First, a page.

More than 200 years ago, a massive deportation of African slaves to the coasts of the French colony of Saint Dominique created a new Pan African state. These new immigrants brought with them a set of beliefs that slowly evolved into the religion we call Vodou today. Haitians all over the world practice their religion against a Hollywood created stigma that portrays the religion as associated with black magic. Vodou is quite the opposite; it is a religion that is full of life, color, and spirit. Haitian artists and Vodou practitioners all over the world have taken it upon themselves to manifest the light from within their beliefs. Edouard Duval-Carrié is one such Haitian painter and sculptor whose family immigrated to Puerto Rico during the François Duvalier regime when he was a child.
Now a Miami resident, and a Bernice Steinbaum Gallery represented artist, Duval-Carrié nurtures the South Florida Haitian culture through his impressive pieces with an emphasis on Vodou religion. This past month, the artist graced the Miami Beach Botanical Garden with large-scale resin sculptures of the Vodou Gods/Lwas; “The Haitian cultural community is coming of age and it is important to represent that in our local venues,” says Miami Beach Botanical Garden’s Executive Director Laura Jamieson. Vodou characterizes the essence of the Haitian people; this artist’s devotion to its positive projection is truly creative and inspirational, “It has been a pleasure working with Edouard,” says Jamieson, “He has a positive outlook on life and an incredibly large vision.” Although these larger than life sculptures are somewhat of a departure from the artist’s more traditional wall mounted pieces, his figurative style is definitely not lost in translation.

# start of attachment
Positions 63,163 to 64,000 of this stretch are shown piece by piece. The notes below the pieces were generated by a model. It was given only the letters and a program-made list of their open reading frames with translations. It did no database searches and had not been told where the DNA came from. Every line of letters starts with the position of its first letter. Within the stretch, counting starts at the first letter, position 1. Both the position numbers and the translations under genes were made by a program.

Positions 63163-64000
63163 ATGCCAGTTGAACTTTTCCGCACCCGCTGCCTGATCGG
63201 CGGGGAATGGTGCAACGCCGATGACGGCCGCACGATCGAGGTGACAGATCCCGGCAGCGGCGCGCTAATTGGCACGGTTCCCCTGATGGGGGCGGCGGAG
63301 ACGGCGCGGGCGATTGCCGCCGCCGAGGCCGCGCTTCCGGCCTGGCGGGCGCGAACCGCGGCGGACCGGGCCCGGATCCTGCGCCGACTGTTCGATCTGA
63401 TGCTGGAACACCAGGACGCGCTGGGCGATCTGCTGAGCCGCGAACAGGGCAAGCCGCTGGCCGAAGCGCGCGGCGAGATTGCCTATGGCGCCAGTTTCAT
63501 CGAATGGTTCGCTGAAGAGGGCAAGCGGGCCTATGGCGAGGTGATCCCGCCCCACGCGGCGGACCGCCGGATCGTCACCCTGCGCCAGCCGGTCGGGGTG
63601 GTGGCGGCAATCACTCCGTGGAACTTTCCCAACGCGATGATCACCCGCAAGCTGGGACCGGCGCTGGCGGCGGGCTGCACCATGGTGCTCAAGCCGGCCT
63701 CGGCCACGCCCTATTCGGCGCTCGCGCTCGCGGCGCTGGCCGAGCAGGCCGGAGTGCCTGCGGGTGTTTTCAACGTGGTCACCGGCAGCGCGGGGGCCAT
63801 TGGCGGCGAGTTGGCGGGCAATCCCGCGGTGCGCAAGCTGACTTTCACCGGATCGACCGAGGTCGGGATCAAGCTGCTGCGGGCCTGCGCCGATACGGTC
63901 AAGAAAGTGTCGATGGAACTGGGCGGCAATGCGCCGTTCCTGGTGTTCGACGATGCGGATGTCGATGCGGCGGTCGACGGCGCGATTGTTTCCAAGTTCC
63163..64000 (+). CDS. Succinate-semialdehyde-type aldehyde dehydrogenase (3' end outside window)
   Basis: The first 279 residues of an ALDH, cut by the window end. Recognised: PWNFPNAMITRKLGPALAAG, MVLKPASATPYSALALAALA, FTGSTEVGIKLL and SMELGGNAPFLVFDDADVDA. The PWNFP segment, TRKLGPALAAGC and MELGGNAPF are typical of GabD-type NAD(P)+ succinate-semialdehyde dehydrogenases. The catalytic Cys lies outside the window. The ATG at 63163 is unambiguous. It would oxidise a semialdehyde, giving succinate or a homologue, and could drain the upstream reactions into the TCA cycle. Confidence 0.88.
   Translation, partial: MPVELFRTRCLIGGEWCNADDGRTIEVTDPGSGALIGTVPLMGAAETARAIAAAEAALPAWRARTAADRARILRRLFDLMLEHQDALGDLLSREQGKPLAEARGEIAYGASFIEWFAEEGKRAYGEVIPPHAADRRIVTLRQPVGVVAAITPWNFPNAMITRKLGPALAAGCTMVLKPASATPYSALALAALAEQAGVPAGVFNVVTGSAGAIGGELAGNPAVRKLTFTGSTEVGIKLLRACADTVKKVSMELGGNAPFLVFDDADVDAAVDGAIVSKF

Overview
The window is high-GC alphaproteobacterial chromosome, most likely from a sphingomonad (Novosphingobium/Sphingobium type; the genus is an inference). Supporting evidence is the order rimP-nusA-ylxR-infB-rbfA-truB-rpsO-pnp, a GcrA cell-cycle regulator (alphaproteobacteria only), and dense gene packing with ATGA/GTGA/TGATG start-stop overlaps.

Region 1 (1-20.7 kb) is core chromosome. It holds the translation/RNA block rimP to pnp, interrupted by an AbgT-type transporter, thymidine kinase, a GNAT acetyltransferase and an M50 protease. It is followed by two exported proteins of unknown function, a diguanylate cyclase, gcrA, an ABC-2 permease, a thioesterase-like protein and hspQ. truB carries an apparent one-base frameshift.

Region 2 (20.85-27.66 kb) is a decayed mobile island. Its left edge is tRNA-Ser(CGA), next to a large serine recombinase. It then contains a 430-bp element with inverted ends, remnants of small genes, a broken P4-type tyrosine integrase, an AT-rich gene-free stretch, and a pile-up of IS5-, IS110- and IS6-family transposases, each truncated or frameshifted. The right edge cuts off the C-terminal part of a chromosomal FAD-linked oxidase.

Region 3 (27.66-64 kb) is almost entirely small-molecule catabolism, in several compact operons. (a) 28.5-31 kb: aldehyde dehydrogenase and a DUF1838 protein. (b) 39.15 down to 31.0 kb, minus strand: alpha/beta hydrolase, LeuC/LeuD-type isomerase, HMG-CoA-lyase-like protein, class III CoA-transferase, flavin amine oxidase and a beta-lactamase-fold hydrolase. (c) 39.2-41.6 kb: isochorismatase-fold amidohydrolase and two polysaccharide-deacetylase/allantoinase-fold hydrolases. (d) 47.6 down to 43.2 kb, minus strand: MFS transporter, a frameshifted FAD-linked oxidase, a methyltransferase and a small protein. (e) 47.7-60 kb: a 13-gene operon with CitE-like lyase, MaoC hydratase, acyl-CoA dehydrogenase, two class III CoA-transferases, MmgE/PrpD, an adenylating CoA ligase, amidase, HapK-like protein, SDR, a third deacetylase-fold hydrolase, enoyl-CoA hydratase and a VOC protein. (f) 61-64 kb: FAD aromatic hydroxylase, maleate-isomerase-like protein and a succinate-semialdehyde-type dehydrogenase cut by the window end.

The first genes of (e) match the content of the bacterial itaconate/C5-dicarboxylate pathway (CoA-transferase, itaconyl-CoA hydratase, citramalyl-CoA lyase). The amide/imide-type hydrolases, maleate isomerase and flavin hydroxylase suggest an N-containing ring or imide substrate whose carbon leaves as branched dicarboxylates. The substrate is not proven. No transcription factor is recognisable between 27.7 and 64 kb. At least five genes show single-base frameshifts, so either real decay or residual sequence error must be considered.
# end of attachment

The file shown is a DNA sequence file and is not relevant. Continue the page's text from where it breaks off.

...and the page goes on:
The goddesses of love, Ezrulie, the god of war, Ogou, and others are protagonists in this enjoyable outdoor exhibit. The colors of the resin pieces complement the gardens’ ambiance in such a way that Jamieson calls “organic”; she speaks of the way in which the sculptures have almost become a part of the garden as she walks me through its paths on a breezy Monday afternoon. “The garden can be a showcase for beautiful and innovative art, it is not just about pretty pictures,” Jamieson explains, “We like the organic feel of the pieces and materials and art that tells a story.” The garden’s exhibit of Duval-Carrié’s Vodou Gods has had an enormously positive response from Miami locals and visitors. Jamieson recalls and event called Sleepless Night this past November in which art lovers gathered at the garden for an all-nighter: “The event was really wonderful,” she says, “with people taking pictures by the lit-up sculptures while others relaxed on the garden lawns”. The Miami Beach Botanical Garden continues its participation in the enrichment of the Miami community, as with this enlightening exhibit, through a series of monthly lectures and the continued presence of The Vodou Gods.